If you do business in Europe, by now you most surely have heard of the General Data Protection Regulation.
Well, batten down the hatches, folks, because this new set of internet privacy rules – which go into effect May 25 – applies to any business that handles the personal data of European residents.
And the sanctions are onerous, with penalties as high as 4 percent of a company’s global revenue or 20 million euros, whichever is higher.
The rules hold companies of all sizes to account. They cover almost anything that can be linked to an individual: addresses, credit card numbers, travel records, religion, web search history, computer ID codes, biometric data, and more.
According to estimates from the consultants at Ernst & Young, the world’s 500 biggest corporations expect to spend nearly $8 billion to comply with GDPR.
Many companies outside Europe are only now awakening to the fact that GDPR affects them.
One of the biggest changes companies will now be expected to incorporate is in their conditions for consent. Companies will no longer be able to use long illegible terms and conditions full of legalese in their consent forms. Instead, consent must be obtained using clear and plain language. It also must be as easy for customers to withdraw consent as it is to give it.
Larger businesses must keep records of the data they hold, why they have it, how long they’ll keep it, and how they protect it.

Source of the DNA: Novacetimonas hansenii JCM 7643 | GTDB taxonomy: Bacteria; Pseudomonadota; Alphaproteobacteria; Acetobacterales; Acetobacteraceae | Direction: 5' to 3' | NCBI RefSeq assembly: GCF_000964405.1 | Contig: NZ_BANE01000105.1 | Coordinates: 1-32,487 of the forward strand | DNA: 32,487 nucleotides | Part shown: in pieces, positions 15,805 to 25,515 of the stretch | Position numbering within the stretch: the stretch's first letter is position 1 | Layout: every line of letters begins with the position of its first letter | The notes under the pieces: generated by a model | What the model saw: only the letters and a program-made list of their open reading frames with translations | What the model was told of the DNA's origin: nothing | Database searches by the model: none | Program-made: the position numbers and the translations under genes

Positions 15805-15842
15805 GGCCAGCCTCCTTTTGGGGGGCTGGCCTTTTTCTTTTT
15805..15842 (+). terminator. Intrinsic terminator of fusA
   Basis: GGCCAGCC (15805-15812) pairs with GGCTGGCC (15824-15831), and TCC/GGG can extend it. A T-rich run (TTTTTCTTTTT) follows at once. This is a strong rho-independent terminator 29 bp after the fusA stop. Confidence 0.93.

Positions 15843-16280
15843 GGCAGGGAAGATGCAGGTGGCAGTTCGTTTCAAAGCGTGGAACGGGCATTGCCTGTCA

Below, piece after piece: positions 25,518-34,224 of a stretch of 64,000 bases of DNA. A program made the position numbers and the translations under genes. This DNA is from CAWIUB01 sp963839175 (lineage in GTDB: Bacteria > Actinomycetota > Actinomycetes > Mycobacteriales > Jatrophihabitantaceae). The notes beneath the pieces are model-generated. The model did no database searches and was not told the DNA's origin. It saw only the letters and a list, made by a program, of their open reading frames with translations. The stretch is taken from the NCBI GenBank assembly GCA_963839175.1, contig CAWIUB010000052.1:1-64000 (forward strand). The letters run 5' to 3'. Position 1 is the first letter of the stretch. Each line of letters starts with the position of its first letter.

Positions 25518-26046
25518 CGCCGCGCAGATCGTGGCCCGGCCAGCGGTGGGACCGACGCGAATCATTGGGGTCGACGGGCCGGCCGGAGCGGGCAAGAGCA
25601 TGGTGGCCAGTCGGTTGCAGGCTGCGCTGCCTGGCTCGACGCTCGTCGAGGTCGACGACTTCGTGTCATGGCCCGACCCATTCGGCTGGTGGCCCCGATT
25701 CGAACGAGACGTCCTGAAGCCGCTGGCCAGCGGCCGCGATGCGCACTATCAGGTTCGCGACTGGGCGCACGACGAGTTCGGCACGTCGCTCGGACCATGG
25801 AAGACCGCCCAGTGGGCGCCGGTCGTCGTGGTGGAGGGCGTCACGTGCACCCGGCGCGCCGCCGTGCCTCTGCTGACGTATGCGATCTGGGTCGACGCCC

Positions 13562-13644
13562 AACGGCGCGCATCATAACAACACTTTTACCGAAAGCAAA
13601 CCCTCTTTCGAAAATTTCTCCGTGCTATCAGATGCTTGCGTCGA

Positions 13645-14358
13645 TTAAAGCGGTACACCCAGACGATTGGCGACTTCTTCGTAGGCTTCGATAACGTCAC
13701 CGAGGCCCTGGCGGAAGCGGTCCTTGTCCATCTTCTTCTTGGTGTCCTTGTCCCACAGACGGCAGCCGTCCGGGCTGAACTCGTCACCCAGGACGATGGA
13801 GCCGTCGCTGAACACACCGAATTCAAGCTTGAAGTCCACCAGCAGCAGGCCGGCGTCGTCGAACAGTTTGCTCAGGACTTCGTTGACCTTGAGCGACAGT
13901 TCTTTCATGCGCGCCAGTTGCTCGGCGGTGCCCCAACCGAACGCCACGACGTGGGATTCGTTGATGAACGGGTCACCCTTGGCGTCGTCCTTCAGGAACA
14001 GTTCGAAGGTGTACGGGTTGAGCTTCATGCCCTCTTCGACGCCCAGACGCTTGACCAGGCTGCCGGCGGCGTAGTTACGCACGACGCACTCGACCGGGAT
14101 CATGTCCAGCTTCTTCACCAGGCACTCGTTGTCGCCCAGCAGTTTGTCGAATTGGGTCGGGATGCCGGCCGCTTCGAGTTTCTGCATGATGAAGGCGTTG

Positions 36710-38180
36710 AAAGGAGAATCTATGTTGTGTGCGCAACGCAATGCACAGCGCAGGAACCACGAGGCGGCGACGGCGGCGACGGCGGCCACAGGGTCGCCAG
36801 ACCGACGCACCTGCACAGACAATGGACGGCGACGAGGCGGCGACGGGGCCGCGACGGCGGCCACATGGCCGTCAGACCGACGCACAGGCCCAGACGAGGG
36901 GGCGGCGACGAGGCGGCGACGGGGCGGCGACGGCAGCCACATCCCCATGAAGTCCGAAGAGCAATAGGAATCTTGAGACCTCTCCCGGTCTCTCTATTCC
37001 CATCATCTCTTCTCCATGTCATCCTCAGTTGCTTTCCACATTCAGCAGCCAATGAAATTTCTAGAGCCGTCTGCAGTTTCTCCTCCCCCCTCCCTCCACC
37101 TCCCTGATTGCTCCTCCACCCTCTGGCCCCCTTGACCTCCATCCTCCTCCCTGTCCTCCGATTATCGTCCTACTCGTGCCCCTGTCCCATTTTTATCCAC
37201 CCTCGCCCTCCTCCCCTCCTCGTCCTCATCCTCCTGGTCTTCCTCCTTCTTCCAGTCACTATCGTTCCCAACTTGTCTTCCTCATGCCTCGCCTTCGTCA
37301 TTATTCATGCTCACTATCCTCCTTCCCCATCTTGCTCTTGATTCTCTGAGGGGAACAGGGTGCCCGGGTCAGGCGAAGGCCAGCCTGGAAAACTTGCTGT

Under the GDPR, breach notification will become mandatory within 72 hours of first having become aware of the breach.
So, beyond making sure you have the right IT talent on hand to help ensure you’re in compliance, what else can you do to prepare for GDPR?
Well, the immediate and most common-sense answer is to make sure you have a standalone cyber insurance policy in place.
Why a separate policy? Because traditional commercial general liability and property insurance policies typically exclude cyber risks from their terms and many cyber addendums being added to business owner’s policies come up woefully short.
The best policies do more than protect your company against an invasion of privacy rules violation claims. They’ll provide you with the help you need to respond to any regulatory actions that follow a data breach or for failing to disclose the breach.
You can also obtain coverage that provides you with immediate technical support, no matter what time of day or night. This is the kind of help that goes to work on the restoration and recovery process as soon as possible.
A robust cyber policy also helps you notify affected customers, handle crisis communication and determine exactly what happened.
Better yet, this sort of coverage will pay you your profits lost and costs incurred because of the breach.
Cyber insurance isn’t for large companies only. Fifty-five percent of small businesses have experienced a data breach, while 53% have had multiple breaches.
The unfortunate fact is that many U.S. companies still don’t have cyber coverage. The healthcare industry is particularly behind on fully protecting itself with cyber insurance.
Part of the problem is no doubt related to some confusion in the marketplace over competing policies and pricing. But the risks of a cyber hack are growing, and the typical cost of a breach for businesses with fewer than 250 employees is already about $200,000 – a figure that doesn’t consider the penalties that are part of the new GDPR’s privacy rules.
Oh, and here’s one last statistic to consider: Sixty percent of small companies go out of business within six months of a data breach.
Jeff Parent is an Insurance Advisor at CCIG. Reach him at email@example.com or at 720-330-7918.
CCIG is a Denver-area insurance brokerage with the full-service capabilities of a national brokerage. We do more than make sure you have the right policy. We also help you manage your long-term cost of insurance with our risk and claims management expertise and a commitment to service excellence.